On Monday, Facebook founder Mark Zuckerberg announced his vision for the future. In a highly anticipated keynote speech at the Mobile World Congress in Barcelona, Zuckerberg revealed his plans to provide internet access to the 5 billion people in the world currently without access.
Zuckerberg spoke of partnering with major mobile companies in order to provide internet access to those people in the developing world currently without it. He revealed that his plan was to create “a dial tone for the internet” that would act as an emergency number for people in the developing world. This dial tone would allow people in developing regions to have access to basic services such as messaging and weather forecasts.
“What we want to create is like a dial tone for the internet – like a universal emergency number – basic services that we think everyone should have including messaging, weather, search provided for free with the ability to upgrade to use higher bandwidth services,” he told MWC.
“We don’t have all the answers, but the early indications are promising. We’re looking for a some more partners to see if it works in other places. What we want to do next is a year long trial, to see how far we can push this and show the model works. Internet.org is an on-ramp for the internet.”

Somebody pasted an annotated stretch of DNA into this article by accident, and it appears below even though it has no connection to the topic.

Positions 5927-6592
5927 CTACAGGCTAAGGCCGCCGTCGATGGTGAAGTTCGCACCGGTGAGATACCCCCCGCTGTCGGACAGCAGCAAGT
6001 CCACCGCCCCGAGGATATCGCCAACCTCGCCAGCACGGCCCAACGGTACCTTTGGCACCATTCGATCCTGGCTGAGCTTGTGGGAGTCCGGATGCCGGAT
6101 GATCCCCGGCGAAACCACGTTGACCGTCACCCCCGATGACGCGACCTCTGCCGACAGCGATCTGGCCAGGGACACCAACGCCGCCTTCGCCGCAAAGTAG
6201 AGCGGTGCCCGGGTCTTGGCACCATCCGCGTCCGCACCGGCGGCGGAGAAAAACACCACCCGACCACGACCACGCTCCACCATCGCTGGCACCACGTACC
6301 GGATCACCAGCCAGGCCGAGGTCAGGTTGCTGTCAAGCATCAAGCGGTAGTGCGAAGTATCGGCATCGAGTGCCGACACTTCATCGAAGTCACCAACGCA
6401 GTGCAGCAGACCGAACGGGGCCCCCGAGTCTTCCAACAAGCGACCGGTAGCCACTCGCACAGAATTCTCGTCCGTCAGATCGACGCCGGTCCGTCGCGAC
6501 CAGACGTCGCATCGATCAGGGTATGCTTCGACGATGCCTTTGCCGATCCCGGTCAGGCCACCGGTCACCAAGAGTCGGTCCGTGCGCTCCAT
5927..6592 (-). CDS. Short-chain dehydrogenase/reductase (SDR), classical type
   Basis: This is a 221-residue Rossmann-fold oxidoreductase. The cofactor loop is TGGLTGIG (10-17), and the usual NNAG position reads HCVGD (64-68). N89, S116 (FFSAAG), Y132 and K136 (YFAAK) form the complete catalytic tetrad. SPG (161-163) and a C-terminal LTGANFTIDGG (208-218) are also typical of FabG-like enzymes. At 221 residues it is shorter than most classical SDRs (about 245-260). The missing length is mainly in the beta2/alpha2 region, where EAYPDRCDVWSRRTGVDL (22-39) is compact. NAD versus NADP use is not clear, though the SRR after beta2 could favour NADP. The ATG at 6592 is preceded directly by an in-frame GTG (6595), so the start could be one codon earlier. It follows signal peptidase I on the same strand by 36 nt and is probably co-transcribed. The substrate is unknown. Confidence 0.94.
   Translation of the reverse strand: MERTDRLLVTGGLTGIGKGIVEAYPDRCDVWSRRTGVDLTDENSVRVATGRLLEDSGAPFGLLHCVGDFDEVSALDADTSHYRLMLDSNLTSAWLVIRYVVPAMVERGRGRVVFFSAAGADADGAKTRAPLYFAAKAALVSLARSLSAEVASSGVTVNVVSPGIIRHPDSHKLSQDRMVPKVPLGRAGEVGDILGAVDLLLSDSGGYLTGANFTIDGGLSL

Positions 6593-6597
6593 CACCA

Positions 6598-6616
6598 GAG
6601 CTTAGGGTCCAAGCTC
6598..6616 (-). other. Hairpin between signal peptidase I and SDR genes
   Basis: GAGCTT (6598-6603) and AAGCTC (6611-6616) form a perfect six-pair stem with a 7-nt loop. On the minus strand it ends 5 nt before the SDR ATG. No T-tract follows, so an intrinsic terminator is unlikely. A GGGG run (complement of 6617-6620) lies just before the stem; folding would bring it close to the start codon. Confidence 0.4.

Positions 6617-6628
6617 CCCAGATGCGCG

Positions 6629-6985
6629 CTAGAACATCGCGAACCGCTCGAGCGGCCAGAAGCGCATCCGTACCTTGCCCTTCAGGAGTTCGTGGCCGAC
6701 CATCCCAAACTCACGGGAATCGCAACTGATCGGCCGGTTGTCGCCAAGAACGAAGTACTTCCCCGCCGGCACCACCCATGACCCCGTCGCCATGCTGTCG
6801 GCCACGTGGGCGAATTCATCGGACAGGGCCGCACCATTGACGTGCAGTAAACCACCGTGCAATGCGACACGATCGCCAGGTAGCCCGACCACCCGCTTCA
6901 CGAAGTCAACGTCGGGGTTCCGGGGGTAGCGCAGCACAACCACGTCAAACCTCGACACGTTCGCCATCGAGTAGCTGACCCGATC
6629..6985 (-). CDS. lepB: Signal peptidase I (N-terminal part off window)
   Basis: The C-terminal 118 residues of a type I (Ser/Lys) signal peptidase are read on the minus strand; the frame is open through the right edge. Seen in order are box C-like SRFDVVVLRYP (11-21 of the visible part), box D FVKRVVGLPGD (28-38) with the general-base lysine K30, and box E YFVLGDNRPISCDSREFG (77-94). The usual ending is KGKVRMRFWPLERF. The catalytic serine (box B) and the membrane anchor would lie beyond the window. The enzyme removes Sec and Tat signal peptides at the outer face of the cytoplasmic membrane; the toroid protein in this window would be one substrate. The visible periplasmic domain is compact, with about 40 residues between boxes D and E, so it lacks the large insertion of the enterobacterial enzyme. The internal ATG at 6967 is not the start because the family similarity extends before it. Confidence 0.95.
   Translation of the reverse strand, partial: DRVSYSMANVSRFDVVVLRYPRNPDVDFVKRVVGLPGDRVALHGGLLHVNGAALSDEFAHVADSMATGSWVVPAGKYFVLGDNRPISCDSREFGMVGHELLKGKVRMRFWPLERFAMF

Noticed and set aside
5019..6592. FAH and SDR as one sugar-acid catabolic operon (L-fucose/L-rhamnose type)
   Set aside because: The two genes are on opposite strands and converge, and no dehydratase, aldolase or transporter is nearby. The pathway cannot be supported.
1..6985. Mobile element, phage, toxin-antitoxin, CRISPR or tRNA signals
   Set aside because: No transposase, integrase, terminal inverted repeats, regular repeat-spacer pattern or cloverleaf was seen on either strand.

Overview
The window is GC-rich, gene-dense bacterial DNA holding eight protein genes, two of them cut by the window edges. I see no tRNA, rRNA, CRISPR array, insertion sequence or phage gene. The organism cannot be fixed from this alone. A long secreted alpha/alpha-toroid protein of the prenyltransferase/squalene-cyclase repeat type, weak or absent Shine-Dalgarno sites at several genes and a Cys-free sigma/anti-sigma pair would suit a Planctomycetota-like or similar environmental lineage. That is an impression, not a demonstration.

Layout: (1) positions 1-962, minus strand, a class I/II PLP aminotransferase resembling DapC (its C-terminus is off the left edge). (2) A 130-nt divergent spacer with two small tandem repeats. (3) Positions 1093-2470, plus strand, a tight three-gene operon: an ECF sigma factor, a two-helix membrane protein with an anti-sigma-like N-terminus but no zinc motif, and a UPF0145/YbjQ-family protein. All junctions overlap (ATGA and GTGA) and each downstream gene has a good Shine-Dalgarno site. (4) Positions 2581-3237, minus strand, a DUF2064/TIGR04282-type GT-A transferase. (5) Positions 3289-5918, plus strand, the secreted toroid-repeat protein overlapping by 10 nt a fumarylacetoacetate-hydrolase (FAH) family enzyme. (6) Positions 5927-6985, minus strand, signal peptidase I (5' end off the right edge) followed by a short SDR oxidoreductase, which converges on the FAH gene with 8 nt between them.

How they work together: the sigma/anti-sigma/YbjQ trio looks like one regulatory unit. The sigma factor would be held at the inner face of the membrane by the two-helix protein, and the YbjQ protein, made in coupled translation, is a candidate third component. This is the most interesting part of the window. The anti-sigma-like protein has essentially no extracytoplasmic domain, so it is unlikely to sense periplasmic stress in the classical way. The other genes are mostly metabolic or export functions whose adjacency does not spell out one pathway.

During the keynote speech, Zuckerberg also spoke of his delight at Facebook’s recent purchase of the largely popular Whatsapp company for a whopping price of $19 billion. Zuckerberg was clearly thrilled with the acquisition of Whatsapp and believes that both Facebook and Whatsapp share a common goal; to connect the world.
“WhatsApp is the most engaging app we’ve ever seen on mobile, it blows everything else away, but it’s Jan Koum’s vision, to connect billions of people. That’s what made WhatsApp a good fit,” Zuckerberg told Mobile World Congress in Barcelona.
“By being part of Facebook, WhatsApp can focus on adding more users, not having to focus on revenue, so he can go on and connect a billion more people.”